Why was Richard Neville, Earl of Warwick, known as the Kingmaker?
Richard Neville sits at the heart of the Wars of the Roses, but what did he do to deserve the title 'Kingmaker'?
Warwick used his power to raise and remove kings in a medieval game of thrones, writes Sarah Peverley, professor of medieval literature at the University of Liverpool...
Richard Neville, the 16th Earl of Warwick (1428–71) was a decisive player in the late 15th-century conflict known as the Wars of the Roses. Fuelled by unparalleled personal wealth and the influence it generated at home and abroad, Warwick used his power to raise and remove kings in a medieval game of thrones that had far-reaching effects on the social and economic stability of England.
An adept politician, Warwick knew how to manipulate popular discontent to his advantage and that of the kings he served. But when he found himself marginalised and at odds with Edward IV, his volte-face in championing Henry VI’s hopeless cause set him and his Lancastrian conspirators on a collision course with disaster.
Warwick’s ambitious plan to make his daughter queen by virtue of a hasty marriage to Henry’s son, Prince Edward, forced him into battle with a superior opponent and few allies. The devastation wreaked on Warwick at the battle of Barnet on 14 April 1471 allowed Edward IV to secure another victory 20 days later at the battle of Tewkesbury, where Prince Edward was killed and Henry VI’s consort, Margaret of Anjou, was captured.
Warwick’s bloody demise on the battlefield also sealed the fate of Henry VI, who was murdered in the Tower of London shortly after Tewkesbury to ensure that no further uprisings could be held in his name.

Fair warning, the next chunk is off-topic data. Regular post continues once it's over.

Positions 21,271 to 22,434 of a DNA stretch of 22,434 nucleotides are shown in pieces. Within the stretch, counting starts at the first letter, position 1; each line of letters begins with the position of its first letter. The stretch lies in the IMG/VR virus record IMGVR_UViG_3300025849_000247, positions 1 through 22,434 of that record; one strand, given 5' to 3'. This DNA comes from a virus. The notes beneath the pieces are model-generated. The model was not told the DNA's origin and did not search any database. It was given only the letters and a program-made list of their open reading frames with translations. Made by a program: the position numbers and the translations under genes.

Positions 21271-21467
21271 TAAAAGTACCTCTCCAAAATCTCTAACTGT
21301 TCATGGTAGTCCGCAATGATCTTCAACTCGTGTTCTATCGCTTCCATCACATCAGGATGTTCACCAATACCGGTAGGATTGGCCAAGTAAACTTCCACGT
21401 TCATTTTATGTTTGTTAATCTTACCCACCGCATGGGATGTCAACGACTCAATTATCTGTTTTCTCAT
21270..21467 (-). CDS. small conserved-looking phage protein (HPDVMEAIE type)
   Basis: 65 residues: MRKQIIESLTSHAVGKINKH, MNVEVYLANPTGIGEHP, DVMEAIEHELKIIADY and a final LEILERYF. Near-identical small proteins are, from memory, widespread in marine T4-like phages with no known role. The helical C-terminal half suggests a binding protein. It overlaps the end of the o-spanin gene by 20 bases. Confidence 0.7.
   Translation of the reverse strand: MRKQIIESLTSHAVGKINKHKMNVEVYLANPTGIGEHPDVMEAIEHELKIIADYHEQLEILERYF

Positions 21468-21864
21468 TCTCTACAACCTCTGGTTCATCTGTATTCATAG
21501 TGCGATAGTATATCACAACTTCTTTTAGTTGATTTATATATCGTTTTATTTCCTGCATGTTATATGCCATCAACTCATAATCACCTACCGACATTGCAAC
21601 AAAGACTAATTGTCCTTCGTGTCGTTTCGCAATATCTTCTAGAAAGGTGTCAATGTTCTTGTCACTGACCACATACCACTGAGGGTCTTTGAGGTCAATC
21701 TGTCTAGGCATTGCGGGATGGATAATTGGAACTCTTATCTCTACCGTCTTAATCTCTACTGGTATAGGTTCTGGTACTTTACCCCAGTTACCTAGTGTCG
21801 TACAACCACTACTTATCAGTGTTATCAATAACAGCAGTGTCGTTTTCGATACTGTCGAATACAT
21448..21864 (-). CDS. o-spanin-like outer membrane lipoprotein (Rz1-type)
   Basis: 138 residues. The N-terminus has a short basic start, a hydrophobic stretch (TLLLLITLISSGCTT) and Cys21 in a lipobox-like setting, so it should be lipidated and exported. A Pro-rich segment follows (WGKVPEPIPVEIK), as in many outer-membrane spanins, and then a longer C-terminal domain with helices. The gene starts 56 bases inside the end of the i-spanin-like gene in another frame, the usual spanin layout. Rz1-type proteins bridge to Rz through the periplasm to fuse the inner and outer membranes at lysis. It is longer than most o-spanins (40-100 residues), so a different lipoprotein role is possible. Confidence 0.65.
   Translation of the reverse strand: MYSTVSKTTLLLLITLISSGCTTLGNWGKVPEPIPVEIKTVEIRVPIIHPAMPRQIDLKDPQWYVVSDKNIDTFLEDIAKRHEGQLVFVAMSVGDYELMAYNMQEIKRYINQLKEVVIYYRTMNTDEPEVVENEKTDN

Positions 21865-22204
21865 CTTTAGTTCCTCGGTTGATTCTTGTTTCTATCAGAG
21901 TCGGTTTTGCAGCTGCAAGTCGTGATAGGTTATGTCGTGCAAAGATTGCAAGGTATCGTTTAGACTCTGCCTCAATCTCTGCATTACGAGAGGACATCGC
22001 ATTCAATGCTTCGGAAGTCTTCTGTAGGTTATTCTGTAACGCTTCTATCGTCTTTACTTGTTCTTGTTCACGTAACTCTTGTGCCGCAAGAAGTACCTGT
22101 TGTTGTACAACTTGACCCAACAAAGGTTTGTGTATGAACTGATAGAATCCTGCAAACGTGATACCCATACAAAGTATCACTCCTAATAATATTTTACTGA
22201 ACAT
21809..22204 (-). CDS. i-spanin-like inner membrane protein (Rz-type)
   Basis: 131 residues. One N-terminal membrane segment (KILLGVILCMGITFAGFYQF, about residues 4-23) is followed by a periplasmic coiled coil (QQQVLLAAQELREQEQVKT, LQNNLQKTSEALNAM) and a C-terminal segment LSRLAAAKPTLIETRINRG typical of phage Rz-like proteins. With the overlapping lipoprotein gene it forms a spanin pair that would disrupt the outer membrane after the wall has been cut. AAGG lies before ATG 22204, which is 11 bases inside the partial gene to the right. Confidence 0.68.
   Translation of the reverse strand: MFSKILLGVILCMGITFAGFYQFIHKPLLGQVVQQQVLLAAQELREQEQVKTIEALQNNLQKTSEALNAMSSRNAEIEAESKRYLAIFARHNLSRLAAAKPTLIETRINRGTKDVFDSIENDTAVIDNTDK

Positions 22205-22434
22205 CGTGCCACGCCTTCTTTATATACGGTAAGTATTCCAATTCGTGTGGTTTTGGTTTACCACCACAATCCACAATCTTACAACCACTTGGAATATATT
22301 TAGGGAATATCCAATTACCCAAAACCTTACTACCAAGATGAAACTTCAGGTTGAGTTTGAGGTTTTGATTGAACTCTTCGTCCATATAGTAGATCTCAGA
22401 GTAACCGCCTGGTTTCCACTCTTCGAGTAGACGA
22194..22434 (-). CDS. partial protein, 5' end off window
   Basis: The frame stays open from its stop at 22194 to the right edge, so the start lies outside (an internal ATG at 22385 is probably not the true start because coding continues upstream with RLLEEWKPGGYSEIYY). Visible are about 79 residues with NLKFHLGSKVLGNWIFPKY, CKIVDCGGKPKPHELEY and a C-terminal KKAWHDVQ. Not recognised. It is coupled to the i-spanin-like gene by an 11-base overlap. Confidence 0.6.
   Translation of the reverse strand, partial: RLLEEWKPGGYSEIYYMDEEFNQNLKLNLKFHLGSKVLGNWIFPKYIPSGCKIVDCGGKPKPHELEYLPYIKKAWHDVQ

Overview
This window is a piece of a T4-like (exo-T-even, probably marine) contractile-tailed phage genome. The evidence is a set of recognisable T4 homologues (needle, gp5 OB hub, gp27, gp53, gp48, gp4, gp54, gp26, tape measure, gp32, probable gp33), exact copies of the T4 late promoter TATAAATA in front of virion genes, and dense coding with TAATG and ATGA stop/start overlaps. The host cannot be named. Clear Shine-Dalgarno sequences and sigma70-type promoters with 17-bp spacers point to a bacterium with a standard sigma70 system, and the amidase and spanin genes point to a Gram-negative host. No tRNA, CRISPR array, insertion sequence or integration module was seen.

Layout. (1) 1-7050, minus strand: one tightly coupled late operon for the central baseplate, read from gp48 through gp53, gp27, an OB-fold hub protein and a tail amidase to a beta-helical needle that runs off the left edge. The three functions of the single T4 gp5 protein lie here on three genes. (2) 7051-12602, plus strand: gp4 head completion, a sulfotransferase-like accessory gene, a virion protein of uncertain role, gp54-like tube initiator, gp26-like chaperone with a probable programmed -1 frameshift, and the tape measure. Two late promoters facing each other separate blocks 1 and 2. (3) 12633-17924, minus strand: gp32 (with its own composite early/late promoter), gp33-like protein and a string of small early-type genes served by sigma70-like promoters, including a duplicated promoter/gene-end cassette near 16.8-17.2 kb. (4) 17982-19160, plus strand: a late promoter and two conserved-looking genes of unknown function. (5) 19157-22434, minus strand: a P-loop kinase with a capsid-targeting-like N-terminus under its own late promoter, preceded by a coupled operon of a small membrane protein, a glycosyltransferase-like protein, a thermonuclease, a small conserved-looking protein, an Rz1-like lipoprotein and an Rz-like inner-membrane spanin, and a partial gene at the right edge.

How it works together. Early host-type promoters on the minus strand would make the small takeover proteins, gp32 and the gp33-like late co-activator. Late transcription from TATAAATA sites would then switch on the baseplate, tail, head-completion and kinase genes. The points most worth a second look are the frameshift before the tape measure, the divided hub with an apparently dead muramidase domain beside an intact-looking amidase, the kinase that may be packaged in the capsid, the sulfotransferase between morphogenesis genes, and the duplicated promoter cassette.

Warwick was an overmighty subject but also a victim of circumstance, writes historian and battlefields expert Julian Humphrys...
Richard Neville, 16th Earl of Warwick, has gone down in history as ‘the Kingmaker’, a classic example of one of those overmighty subjects whose ambitions were a major cause of the Wars of the Roses.
In fact, he had no say whatsoever in the event that propelled him to the centre of the national stage, for he was only six when he was betrothed to the nine-year old Warwick heiress, Anne Beauchamp. It was a union that would eventually see him inherit both the Earldom of Warwick and vast estates that, added to his own Neville lands, would make him one of the most powerful men in the country.
It seems that many of his subsequent actions were motivated by a desire to protect his inheritance. He supported Richard of York (and then his son, Edward IV) against Henry VI and in doing so, was able to strike at two pro-Lancastrian families: the Beauforts, who challenged his inheritance, and the Percys, the Nevilles’ traditional enemies. Warwick played a major role in Edward IV’s victory at the battle of Towton, and was for a while the King’s chief advisor. But after Edward married Elizabeth Woodville, he became increasingly disenchanted.
In 1469, feeling he was being denied the influence that was his by right and resenting the King’s failure to find suitable matches for his daughters, he took the first steps on the road that would lead to his defeat and death.